Canada to ban single-use plastics to combat climate change and pollution

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Canada will ban the manufacture and import of “harmful” single-use plastics by the end of the year, the government said, in a broad effort to combat pollution and climate change.

Most plastic bags, cutlery and straws would fall under the ban, with some exceptions for medical needs, Environment Canada said on Monday.

“The ban on the manufacture and import of these harmful single-use plastics, save for some specific exceptions to recognize specific cases, will come into effect in December 2022,” it said in a statement. statement.

“To give businesses in Canada enough time to transition and deplete their existing stock, the sale of these items will be prohibited from December 2023.” It will also stop exporting such plastics by the end of 2025, to avoid international pollution, he added.

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Prime Minister Justin Trudeau, who first promised to phase out hard-to-recycle plastics in 2019, hailed the move as a boost to Canada’s efforts to tackle climate change. “We promised to ban harmful single-use plastics and we’re keeping that promise,” he tweeted.

“Over the next 10 years, this ban will result in the estimated elimination of more than 1.3 million tons of plastic waste and more than 22,000 tons of plastic pollution. That is equivalent to a million garbage bags full of rubbish,” he added.

In Canada, up to 15 billion plastic grocery bags are used each year, and about 16 million straws are used daily, according to government figures, and these single-use plastics make up the majority of plastic litter that is found off the coast of Canada.

“With these new regulations, we are taking a historic step towards reducing plastic pollution and keeping our communities and the places we love clean,” said Minister for Environment and Climate Change Steven Guilbeault.

Global efforts continue on how to address material that takes centuries to break down.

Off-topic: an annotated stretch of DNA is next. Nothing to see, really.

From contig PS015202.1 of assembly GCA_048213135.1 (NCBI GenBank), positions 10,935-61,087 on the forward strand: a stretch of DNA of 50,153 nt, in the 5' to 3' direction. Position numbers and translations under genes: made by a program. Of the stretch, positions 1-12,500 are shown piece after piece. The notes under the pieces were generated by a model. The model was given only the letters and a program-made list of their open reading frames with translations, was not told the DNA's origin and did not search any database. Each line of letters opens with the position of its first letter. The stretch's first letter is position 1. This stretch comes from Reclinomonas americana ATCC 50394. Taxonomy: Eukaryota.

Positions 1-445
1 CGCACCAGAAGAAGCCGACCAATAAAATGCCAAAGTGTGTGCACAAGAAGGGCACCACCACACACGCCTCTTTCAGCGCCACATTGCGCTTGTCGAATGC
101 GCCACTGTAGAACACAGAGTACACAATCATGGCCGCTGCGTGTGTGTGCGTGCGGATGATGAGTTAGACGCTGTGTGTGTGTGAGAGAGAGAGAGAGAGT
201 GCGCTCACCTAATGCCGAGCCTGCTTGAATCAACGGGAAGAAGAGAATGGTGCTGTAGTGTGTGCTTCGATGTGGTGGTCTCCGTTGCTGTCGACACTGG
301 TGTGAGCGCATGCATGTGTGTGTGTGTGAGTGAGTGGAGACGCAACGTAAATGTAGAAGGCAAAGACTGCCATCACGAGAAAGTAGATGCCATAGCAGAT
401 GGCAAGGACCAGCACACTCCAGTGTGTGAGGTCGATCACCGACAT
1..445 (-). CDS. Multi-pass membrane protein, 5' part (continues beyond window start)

Kenya, Chilithe United Kingdom and the European Union all have implemented various bans on single-use plastic products, while Canada’s neighbor the United States ranks as the world’s leading contributor of plastic waste, according to a congressionally mandated report released last year.

The United Nations, earlier this year, laid the groundwork for an ambitious and legally binding treaty to reduce plastic waste. The global treaty to “end plastic pollution” could result in limits on plastic production or impose rules to make plastic easier and less toxic to reuse.

However, the treaty proposals are tentative and have been rejected by the oil and petrochemical industries.

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Environmentalists also saw the coronavirus pandemic as a step backwards in the global plastic crisis for many nations. The use of disposable masks and personal protective equipment led to a sharp increase in pollution, with some 8 million metric tons of pandemic-related plastic waste generated by 193 countries. according to to a comprehensive study published last year. Much of the waste ended up in the oceans, threatening to disturb marine life and pollute beaches.

Greenpeace Canada welcomed Ottawa’s move, but said the country still needed to do more.

“Publishing the regulations is a critical step, but we are not yet at the starting line,” said Sarah King, head of the environmental group’s oceans and plastics campaign, in a statement. statement. “The government must pick up the pace by expanding the ban list and reducing overall plastic production.”

The Sierra Club Canada Foundation, an environmental charity, also I call the Canadian government to implement “even faster action to stem the tide of plastic pollution.” He said public pressure was growing and suggested the list of products be expanded to include drinking cups, cigarette filters and individual packs.

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The United States contributes more to the pollution deluge than any other nation, generating about 287 pounds of plastics per person per year.

Some states have made piecemeal efforts, with New York implementing a ban on single-use plastic bags in 2020. Earlier this month, California invoice It was introduced to reduce the production of plastic for single-use products, such as shampoo bottles and food wrappers, by 25% from the next decade.

The Biden administration issued an order this month to phase out single-use plastic products and packaging on public lands by 2032. according to to a statement from the Ministry of the Interior. That includes plastic and Styrofoam food and beverage containers, bottles, straws and cups, he said.

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